Rolling Hills Drive bike lane changes underway

Crews work Thursday to remove the bumper blocks that have lined the bike lanes along Rolling Hills since late 2018.

Photo: Todd Gill, Fayetteville Flyer

Changes to the Rolling Hills Drive bike lanes began this week.

Crews on Thursday (Feb. 27) began removing the rubber bumpers that line the bike lanes, and replacing them with smaller, raised rumble strips. The plan is to spend Thursday, Friday and Saturday working on the project.

The work will require temporary lane closures from 7 a.m. to 4 p.m. each day, according to a news release.

A series of large bumper blocks and flexible bollards were installed in November 2018 as part of a pilot project organized by BikeNWA and funded by a grant from the Walton Family Foundation.

The additions were designed to improve the safety for people who ride bikes along the stretch of road which helps connect Butterfield Trail Elementary to the Razorback Greenway. The idea was to evaluate usage and public opinion to decide whether permanent bike safety infrastructure should be included in an upcoming project that will completely overhaul Rolling Hills Drive.

City staff said it will be at least two or three more years before any permanent changes are made, but after studying the area and surveying residents, two things became clear: people want added safety features on Rolling Hills, but nothing as obtrusive as what was installed with the pilot project.

Rumble strips with reflectors / Courtesy Fayetteville Government Channel

While the bumper blocks were made of rubber, they were large enough that some drivers felt uncomfortable navigating the roadway and moving over for emergency vehicles. And even though the driving lanes are still 10 feet wide, the city received a barrage of complaints from motorists who felt like the road was too narrow. Many others said the bumpers were just ugly.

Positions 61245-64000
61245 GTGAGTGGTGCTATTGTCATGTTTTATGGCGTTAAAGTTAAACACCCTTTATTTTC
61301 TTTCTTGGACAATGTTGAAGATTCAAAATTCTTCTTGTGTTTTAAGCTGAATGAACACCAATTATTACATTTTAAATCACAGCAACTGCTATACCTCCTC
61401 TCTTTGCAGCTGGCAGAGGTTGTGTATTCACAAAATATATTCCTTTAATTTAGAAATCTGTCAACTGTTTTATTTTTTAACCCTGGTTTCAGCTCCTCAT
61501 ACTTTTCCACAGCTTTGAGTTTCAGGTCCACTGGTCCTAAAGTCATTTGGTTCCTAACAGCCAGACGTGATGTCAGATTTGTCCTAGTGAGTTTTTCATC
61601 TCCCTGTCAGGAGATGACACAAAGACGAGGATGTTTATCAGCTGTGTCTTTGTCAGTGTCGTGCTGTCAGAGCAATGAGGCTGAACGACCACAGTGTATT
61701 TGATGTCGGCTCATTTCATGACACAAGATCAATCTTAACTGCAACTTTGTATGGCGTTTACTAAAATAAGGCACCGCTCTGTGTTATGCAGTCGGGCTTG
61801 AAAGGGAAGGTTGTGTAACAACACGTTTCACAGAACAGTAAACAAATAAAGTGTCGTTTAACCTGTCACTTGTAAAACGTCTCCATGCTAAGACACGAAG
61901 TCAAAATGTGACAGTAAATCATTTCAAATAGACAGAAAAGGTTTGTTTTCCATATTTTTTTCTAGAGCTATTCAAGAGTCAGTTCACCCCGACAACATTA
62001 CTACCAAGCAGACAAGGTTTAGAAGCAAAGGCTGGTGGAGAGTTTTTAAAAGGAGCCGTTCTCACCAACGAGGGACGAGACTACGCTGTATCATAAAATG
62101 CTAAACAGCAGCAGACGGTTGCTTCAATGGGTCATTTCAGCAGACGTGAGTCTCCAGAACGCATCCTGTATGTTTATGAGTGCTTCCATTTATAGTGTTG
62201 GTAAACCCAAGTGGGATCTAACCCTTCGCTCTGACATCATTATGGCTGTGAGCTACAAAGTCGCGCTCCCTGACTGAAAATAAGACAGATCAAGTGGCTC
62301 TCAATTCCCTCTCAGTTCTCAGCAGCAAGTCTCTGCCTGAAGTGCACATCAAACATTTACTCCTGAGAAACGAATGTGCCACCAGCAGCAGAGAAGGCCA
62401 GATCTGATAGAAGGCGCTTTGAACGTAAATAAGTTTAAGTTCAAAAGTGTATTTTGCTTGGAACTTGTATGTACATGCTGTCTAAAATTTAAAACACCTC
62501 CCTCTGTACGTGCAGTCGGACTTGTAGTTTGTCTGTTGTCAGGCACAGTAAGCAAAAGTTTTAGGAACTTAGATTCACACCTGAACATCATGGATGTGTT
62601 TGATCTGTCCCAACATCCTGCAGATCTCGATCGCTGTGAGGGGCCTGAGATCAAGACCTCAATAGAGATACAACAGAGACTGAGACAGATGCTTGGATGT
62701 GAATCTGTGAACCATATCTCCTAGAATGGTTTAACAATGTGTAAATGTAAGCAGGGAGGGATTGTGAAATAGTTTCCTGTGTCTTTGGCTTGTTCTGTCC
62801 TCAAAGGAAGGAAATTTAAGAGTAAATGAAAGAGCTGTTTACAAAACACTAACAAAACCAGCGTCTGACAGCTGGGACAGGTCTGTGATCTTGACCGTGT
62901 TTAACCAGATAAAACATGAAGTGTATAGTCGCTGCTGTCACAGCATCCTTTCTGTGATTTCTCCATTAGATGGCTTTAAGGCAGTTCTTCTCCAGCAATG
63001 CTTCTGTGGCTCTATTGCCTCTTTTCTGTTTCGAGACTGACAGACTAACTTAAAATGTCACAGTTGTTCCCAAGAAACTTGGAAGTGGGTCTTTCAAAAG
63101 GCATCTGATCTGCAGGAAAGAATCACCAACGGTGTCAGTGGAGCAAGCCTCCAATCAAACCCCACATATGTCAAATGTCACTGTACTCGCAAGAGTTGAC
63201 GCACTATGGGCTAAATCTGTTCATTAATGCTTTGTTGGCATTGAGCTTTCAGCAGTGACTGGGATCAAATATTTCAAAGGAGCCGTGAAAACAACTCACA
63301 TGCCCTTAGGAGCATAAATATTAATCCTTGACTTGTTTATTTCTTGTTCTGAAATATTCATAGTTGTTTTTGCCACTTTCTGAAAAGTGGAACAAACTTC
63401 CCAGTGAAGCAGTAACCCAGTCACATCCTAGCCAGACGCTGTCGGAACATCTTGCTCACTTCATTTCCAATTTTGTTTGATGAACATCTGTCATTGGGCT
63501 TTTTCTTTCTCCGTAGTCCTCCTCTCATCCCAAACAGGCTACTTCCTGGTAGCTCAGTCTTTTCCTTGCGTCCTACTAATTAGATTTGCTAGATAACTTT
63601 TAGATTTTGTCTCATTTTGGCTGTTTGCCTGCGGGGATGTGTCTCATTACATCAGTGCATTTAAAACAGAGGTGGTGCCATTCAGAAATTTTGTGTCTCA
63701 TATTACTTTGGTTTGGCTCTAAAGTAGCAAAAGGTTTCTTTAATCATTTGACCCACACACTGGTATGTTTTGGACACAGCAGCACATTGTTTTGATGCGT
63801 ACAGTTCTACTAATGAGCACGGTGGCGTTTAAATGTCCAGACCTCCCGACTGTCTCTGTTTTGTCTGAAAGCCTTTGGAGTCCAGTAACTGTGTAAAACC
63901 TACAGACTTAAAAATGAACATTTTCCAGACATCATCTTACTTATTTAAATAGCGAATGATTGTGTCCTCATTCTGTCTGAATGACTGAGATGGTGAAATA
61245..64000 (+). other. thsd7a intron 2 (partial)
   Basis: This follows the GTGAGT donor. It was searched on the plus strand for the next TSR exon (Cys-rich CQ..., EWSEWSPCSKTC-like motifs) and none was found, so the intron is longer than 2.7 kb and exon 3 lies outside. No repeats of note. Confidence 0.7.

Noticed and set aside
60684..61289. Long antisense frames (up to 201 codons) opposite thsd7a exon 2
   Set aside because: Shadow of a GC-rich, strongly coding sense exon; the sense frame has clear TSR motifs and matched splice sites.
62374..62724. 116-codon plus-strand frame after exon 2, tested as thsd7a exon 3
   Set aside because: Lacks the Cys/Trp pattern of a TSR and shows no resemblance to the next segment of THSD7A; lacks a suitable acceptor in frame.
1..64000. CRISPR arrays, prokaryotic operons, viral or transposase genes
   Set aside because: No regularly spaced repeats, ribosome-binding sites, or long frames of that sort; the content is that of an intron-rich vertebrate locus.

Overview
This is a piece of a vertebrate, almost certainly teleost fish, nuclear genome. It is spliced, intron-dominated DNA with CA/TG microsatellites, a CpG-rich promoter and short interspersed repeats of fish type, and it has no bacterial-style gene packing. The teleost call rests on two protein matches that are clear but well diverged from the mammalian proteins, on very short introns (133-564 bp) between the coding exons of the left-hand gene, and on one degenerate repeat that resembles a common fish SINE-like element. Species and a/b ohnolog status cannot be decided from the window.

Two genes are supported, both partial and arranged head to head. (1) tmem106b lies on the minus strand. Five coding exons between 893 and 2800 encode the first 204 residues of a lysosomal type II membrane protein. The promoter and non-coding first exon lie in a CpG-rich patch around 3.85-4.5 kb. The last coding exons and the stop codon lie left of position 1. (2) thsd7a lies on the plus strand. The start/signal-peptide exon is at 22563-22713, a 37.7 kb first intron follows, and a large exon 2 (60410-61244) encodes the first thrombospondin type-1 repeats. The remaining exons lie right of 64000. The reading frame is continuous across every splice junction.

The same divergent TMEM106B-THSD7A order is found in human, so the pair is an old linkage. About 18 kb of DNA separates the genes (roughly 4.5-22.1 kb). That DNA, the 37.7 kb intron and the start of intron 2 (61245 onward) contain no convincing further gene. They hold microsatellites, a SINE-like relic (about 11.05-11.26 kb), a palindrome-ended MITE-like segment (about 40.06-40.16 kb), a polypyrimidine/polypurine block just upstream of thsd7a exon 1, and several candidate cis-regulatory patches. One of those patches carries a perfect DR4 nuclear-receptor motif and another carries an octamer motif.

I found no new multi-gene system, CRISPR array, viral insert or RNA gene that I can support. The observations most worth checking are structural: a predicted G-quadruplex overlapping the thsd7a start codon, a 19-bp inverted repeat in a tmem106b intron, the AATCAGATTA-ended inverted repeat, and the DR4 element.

Dane Eifling, bicycle programs coordinator for the city and the University of Arkansas, said meetings with stakeholders throughout the year revealed a genuine interest in improving the sense of safety through the corridor, but an overall distaste for the bumper blocks.

Eifling said that’s understandable.

“While the cycling community enjoyed the pilot program, we have to be realistic,” Eifling said. “The cyclists enjoyed the added sense of safety the bumpers provided, but even they admitted it was unsightly.”

Terry Gulley, the city’s transportation services director, said the rumble strips can be driven over, but they create a vibration that can’t be missed.

“If you drive over these you’ll know it,” Gulley said, comparing the sensation to driving along the edge of an interstate. “It catches your attention pretty quick.”

He said the width of the driving lanes won’t change, but the strips will be set back 12 inches from where the bumpers are currently installed in an effort to improve the perception some motorists have of being squeezed in.